When the school begins, one of the children shall read the morning prayer, as it stands in the catechism, and close with the prayer before dinner; in the afternoon it shall begin with the prayer after dinner, and end with the evening prayer. The evening school shall begin with the Lord’s prayer, and close by singing a psalm…He shall instruct the children on every Wednesday and Saturday, in the common prayers, and the questions and answers in the catechism, to enable them to repeat them the better on Sunday before the afternoon service, or on Monday, when they shall be catechised before the congregation.[vi]
When the colonists turned to building colleges, they incorporated their Biblical view of education into the work of higher education as well, as we can plainly see from the following:
– From Rules of Harvard College (1643):
Let every student be plainly instructed, and earnestly pressed to consider well, the maine end of his life and studies is, to know God and Jesus Christ which is eternall life, Joh. 17.3, and therefore to lay Christ in the bottome, as the only foundation of all sound knowledge and Learning.[vii]
– From the Statutes of 1728 concerning the purposes of the College of William and Mary:
There are three things which the Founders of this College proposed to themselves, to which all its Statutes should be directed. The First is, that the Youth of Virginia should be well educated to Learning and good Morals. The Second is, that the Churches of America, especially Virginia, should be supplied with good Ministers…The Third is, That the Indians of America should be instructed in the Christian Religion, and that some of the Indian Youth that are well-behaved and well-inclined, being first prepared in the Divinity School, may be sent out to preach the Gospel to their Countrymen in their own Tongue…[viii]
– From student rules of Yale College, 1745:
All Scholars Shall Live Religious, Godly and Blameless Lives according to the Rules of Gods Word, diligently Reading the holy Scriptures the Fountain of Light and Truth; and constantly attend upon all the Duties of Religion both Publick and Private.[ix]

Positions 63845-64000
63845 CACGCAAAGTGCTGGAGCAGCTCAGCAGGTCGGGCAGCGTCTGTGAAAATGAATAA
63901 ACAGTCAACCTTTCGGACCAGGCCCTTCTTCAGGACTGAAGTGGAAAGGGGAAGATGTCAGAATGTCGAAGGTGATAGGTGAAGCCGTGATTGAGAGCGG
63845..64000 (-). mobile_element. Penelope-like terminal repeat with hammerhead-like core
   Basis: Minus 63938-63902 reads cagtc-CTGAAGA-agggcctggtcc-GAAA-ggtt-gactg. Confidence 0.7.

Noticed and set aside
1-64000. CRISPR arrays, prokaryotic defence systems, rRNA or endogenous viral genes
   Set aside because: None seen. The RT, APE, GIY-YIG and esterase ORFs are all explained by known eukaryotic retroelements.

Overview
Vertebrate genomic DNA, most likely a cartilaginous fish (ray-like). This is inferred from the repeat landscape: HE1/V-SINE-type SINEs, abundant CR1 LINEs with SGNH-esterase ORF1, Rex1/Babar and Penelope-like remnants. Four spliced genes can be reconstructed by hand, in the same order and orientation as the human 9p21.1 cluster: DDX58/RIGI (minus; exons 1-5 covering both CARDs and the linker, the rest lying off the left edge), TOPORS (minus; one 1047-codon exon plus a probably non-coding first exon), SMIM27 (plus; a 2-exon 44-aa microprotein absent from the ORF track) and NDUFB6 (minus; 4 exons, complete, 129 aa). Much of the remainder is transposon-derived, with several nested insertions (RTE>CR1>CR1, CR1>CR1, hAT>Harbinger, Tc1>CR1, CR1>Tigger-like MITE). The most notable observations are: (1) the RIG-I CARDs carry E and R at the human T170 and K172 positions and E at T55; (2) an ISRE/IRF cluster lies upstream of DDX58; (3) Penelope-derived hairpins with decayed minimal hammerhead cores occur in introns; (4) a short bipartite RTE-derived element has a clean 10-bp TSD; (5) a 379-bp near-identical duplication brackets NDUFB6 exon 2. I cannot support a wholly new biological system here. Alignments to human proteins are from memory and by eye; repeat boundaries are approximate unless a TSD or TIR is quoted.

There can be little doubt but that our colonial forebears, in seeking to provide education for their children, turned to the Biblical model of family and community involvement in helping to shape children, through all levels of instruction, for godly living in community. How far we have drifted from that vision and those early landmarks!
Education as salvation
The education of children in America today pursues an entirely different vision – equally religious, but immanentistic rather than transcendent – from that of our colonial forebears. Daniel Boorstin summarized what has come to be state of American education today: “If there was to be a new American religion of education, the universities were its cathedrals, just as the high schools later would become its parish churches.”[x]
What is the “message” of this new religion? Educational philosopher John S. Brubacher writes,
Salvation by the acquisition and application of knowledge is on the way to becoming the religion of modern man. Hence, in the long run, it is to such studies as biology, psychology, and sociology that students will have to turn for the answers they formerly found in the church.[xi]
Brubacher continues, “In its capacity as a secular church, the university can continue to be what the church has always been – the conscience of society”.[xii]
When we consider the Darwinian, postmodern, deconstructionist, and even Marxist tendencies prevalent among so many members of the higher education caste, the idea that secular education should serve as the conscience of our society should be troubling to all believers in Jesus Christ.
As in so many other areas of life, the ancient vision has been set aside, and the ancient boundaries of the field of education, set down by the Founders of this country, have been moved. It falls to the members of the Christian community to consider the present state of our work in educating future generations, and to ensure, to the best of our ability, that the vision and boundaries of education, revealed in Scripture and practiced by our forebears, come once again to characterize our own work in this field.